All hail The Meh, because The Meg is a toothless blunder without any bite

If 'Jaws' made you afraid to go into the water, 'The Meg' will make you scared to pay full-price for a movie ticket.

The Meg

1.5 out of 5 stars.

PG-13. 113 minutes.

Directed by Jon Turteltaub

Starring Jason Statham, Bingbing Li, Rainn Wilson, Shuya Sophia Cai, Ruby Rose, Cliff Curtis, Page Kennedy and Robert Taylor.

Opens Friday, August 10.

click to enlarge Hi, it's your nightmare calling. Tonight, you'll be a little girl staring down the gullet of a Megalodon. - Warner Bros.
Warner Bros.
Hi, it's your nightmare calling. Tonight, you'll be a little girl staring down the gullet of a Megalodon.

When Jaws came out in 1975, I was but a bright-blue-eyed boy, all of 5 years old, still too young to sit through a feature film, much less Steven Spielberg’s blockbuster classic.

Three years later, however, just prior to my parents taking me to see Jaws 2 in the theater, my Dad snuck me into a showing of the original as preparation.

I have two distinct memories of this experience. One is my own, and the other is a story my father has told friends and strangers for more than 40 years.

My personal memory is of my very first jump scare, the first time I understood the power of a well-timed jolt, as poor old Ben Gardner’s head floated up at Richard Dreyfus.

My father’s recollection is what happened after the film ended, when he led me to a bathroom stall to do my business.

As men filed in and out of the theater restroom, a voice rose up, my voice, as I shouted, “Smile, you son of a bitch,” over and over, emulating heroic Sheriff Martin Brody as he targeted the air tank clenched in the big shark’s mouth, my prepubescent pee stick a sad substitute for a rifle as I nonetheless blasted the toilet bowl with gusto.

Even today, if I happen to catch Jaws on cable TV, I still can’t watch that lifeless head float out from the depths, but my love of shark movies has endured.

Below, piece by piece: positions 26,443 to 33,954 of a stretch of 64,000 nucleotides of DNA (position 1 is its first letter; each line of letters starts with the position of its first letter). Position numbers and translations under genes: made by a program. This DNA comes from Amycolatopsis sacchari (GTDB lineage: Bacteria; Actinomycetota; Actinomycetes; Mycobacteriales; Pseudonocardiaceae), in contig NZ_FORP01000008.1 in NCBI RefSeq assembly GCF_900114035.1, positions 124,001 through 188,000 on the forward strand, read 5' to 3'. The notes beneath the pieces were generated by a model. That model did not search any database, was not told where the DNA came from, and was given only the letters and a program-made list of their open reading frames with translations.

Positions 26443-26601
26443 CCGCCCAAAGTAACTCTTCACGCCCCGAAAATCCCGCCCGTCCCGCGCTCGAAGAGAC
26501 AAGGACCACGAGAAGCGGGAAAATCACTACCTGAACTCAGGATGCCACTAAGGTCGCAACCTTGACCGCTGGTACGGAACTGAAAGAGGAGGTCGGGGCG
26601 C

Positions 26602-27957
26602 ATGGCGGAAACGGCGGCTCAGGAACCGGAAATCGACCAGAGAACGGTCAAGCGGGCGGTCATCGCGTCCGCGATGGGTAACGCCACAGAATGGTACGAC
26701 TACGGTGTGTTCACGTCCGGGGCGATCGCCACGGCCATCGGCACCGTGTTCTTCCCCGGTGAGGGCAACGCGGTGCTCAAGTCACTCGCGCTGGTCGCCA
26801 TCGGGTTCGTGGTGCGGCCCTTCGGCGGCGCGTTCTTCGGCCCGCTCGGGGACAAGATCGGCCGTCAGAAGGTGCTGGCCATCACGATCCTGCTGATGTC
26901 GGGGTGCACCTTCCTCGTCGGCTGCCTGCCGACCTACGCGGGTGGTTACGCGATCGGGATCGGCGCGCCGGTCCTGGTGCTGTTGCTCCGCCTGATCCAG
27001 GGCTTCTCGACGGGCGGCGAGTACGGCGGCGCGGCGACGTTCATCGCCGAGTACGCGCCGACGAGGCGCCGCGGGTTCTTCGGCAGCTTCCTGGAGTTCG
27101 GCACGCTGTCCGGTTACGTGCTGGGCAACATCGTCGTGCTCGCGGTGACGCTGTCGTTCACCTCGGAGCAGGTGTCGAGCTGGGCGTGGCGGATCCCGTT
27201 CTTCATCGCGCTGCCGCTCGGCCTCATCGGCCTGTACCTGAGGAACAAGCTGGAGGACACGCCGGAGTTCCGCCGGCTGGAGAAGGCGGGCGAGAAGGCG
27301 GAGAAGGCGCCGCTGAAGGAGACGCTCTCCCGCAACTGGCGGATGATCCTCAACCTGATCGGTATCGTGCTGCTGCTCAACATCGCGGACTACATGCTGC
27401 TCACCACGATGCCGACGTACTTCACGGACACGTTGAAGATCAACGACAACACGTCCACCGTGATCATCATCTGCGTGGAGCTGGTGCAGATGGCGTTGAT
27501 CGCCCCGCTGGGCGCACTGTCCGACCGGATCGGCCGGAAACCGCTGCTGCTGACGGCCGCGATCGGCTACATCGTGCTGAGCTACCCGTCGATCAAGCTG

From the fantastic (The Shallows) to the interminable (47 Meters Down), the ridiculous (Sharkansas Women’s Prison Massacre) to the painful (the entire Open Water franchise, which exists solely to belittle humans for our hubris and stupidity), I’ve watched at least 50 or more shark movies in my life, so I consider myself somewhat of an expert.

That’s why I had such high hopes for The Meg.

You see, my top three — the holy triumvirate of superior shark-tainment — goes like this: Jaws, The Shallows and Deep Blue Sea, the second-best film Renny Harlin ever made, behind The Long Kiss Goodnight.

It’s been 19 years since audiences waded into the deep where genetically modified, super-smart sharks ransacked an underwater research facility, terrorized LL Cool J and his pet parrot and swallowed Samuel L. Jackson whole in what still ranks as one of the coolest, most unexpected moments ever in a modern genre film.

In short, we’re well overdue for a toothy successor to the cheesy shark-action-thriller throne.

On paper, The Meg, which is based on Steve Alten’s 1997 thriller, Meg: A Novel of Deep Terror, looked poised to deliver a late-summer blast of blood, chewed-up bodies and the opportunity to watch one of our most durable action heroes go mano a mano with the largest shark ever known to have existed.

That’s right. Jason mother-effing Statham doing underwater battle with a 70-plus-foot prehistoric Megalodon, an unstoppable killing machine capable of severing a whale in half with just one bite or dragging a small boat into the depths like a chew toy.

That would explain why I walked into the screening this week feeling electric.

I knew, I just knew, that I was about to experience something truly, ahem, Megcellent.

Sadly, that was not the case.

I am very sorry to report that this is not Statham’s finest hour. It pains me to say that this is not the Megnificent moviegoing experience I expected.

How damn difficult is it to make a good giant shark movie? Apparently, real damn difficult.

click to enlarge In 1975, it was one shark. In 1999, it was smart sharks, plural. In 2018, oh hell no, it's the biggest shark ever born looking for a human buffet. - Warner Bros.
Warner Bros.
In 1975, it was one shark. In 1999, it was smart sharks, plural. In 2018, oh hell no, it's the biggest shark ever born looking for a human buffet.

The bulk of the characters are so paper-thin that you can literally see through them. The story is frustratingly familiar. There’s even a cute kid, who is actually the brightest light among the entire cast.

Pint-sized Shuya Sophia Cai plays the precocious daughter, Meiying, of the brilliant marine biologist Suyin (Bingbing Li), whose super-scientist father Khang runs the Mana One, a billion-dollar-plus underwater laboratory off the coast of China.

Cai gets all the best lines as Meiying, and she nails her delivery every time. “My mom is trying to save her friends on the bottom of the ocean,” she explains at one point. “My dad is with a pilates instructor in Taipei.”